Pulling the passenger side carpet exposes the drivetrain control module

BD’s harness placed inline at the drivetrain module

Pulling The Center Stack Cover

Removing the center dash cover that surrounds the radio and HVAC control is a simple task, though like doing anything for the first time there can be trepidation. The first step is the most critical and can be easily overlooked by the uninitiated.

A plastic liner snaps into the tray above the radio and must be removed to expose two TORX T20 screws. Remove these two screws first and replace last. The remainder of the piece is held with several snap-in clips, mostly around the perimeter, and it is simply pulled away at the edges. I use my fingertips and/or a plastic interior trim tool. After the surround is loose, a few connectors on the rear must be unclipped before the piece can be completely removed.

Drilling

Phil and I started this 2 Low UnLoc project by removing the dash center stack cover, which confirmed we could use the blank spot below the cubby on the right. From the front it appeared that the matching blank space on the left could be used instead. This was not the case on Phil’s truck, as there was a connector on the back. These little panels are great locations for switches, plus they are replaceable, secured with four Philips screws on the rear.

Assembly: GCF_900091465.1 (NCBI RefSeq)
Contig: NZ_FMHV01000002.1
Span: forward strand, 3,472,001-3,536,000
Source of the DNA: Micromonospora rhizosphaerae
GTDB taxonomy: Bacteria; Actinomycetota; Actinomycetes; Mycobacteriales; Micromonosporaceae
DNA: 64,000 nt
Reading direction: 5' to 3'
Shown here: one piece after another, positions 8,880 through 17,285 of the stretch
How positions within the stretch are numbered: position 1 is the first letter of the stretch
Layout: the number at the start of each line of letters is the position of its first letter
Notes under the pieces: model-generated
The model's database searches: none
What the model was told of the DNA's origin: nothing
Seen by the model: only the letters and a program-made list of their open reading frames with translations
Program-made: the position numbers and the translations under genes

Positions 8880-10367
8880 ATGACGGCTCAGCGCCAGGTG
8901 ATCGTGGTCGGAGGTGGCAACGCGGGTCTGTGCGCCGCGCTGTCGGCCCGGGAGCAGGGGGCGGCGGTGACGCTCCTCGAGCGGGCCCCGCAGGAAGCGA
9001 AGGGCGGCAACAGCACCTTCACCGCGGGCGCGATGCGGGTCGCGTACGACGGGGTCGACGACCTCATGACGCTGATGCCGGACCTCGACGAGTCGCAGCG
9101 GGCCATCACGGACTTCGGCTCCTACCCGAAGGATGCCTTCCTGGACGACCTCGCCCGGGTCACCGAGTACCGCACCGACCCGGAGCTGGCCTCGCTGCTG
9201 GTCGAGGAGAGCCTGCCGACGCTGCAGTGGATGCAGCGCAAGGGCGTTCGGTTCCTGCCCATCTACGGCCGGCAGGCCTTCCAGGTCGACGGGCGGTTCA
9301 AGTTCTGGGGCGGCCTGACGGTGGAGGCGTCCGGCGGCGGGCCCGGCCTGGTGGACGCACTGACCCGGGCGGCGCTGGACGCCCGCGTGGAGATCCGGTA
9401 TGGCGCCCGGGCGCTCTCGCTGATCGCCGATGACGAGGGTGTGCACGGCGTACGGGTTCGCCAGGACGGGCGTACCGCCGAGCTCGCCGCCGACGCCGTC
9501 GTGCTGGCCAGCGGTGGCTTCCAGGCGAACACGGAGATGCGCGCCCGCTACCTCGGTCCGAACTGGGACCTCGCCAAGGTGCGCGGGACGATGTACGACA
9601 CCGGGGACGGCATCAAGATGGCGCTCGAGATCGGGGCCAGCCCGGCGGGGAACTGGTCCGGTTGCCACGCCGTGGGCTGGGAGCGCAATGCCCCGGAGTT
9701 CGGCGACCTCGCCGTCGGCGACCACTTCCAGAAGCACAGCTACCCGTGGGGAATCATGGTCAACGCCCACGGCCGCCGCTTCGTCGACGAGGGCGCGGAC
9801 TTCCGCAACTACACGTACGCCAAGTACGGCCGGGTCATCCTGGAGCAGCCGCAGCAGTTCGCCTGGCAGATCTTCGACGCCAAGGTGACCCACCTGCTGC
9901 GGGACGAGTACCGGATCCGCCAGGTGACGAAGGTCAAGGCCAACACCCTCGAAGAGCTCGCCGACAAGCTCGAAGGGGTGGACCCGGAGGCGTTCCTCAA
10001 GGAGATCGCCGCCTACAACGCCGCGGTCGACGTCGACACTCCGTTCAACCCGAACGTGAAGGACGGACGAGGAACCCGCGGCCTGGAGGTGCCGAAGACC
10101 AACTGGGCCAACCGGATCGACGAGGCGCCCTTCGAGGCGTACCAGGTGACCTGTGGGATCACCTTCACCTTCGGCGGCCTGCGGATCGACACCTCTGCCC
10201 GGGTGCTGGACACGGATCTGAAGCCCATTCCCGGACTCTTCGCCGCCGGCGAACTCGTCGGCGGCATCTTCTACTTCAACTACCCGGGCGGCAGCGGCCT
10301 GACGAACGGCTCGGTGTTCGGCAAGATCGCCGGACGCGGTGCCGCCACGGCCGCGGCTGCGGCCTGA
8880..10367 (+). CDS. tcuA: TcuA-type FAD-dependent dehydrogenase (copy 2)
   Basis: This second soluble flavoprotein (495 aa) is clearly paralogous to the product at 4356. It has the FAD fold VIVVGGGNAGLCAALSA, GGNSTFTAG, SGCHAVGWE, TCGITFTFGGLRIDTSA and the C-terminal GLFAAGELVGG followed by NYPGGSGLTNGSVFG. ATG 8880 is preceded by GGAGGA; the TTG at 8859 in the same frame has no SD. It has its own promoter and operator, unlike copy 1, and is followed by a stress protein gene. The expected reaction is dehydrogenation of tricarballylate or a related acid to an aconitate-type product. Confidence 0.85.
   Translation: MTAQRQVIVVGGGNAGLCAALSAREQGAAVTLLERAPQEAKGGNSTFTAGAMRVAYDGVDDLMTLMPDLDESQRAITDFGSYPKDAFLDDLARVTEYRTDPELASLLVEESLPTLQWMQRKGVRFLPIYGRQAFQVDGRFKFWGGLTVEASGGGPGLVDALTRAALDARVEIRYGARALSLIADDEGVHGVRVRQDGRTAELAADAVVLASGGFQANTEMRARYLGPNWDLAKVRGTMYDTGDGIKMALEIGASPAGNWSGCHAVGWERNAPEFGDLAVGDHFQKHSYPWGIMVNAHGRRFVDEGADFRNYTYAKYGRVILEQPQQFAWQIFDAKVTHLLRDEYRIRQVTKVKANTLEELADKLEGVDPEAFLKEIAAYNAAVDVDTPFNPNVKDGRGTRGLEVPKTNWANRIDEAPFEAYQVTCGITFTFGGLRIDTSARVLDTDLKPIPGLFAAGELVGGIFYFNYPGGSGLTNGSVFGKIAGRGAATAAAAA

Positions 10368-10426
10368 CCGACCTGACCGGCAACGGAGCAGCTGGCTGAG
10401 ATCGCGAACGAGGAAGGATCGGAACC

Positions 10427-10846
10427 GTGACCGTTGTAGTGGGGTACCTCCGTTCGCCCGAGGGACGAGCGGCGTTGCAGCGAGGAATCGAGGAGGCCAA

Rocker switch requires a large hole

BD recommends using a stepper drill bit to make the hole for their lighted rocker switch. I don’t own a stepper bit, but I would have been concerned about going too deep and making the hole too big. The largest bit in my toolbox is a 5/8”. After stepping up to this size we were close, but the hole was still slightly undersized. Carefully enlarging the hole with the same 5/8” bit worked; I stopped while the rocker was still a very tight, interference fit. A small file was used to cut a notch for the locating tab on the left side. Because of the snug fit, we were unable to use the 2WD LOW sticker BD provides with the kit.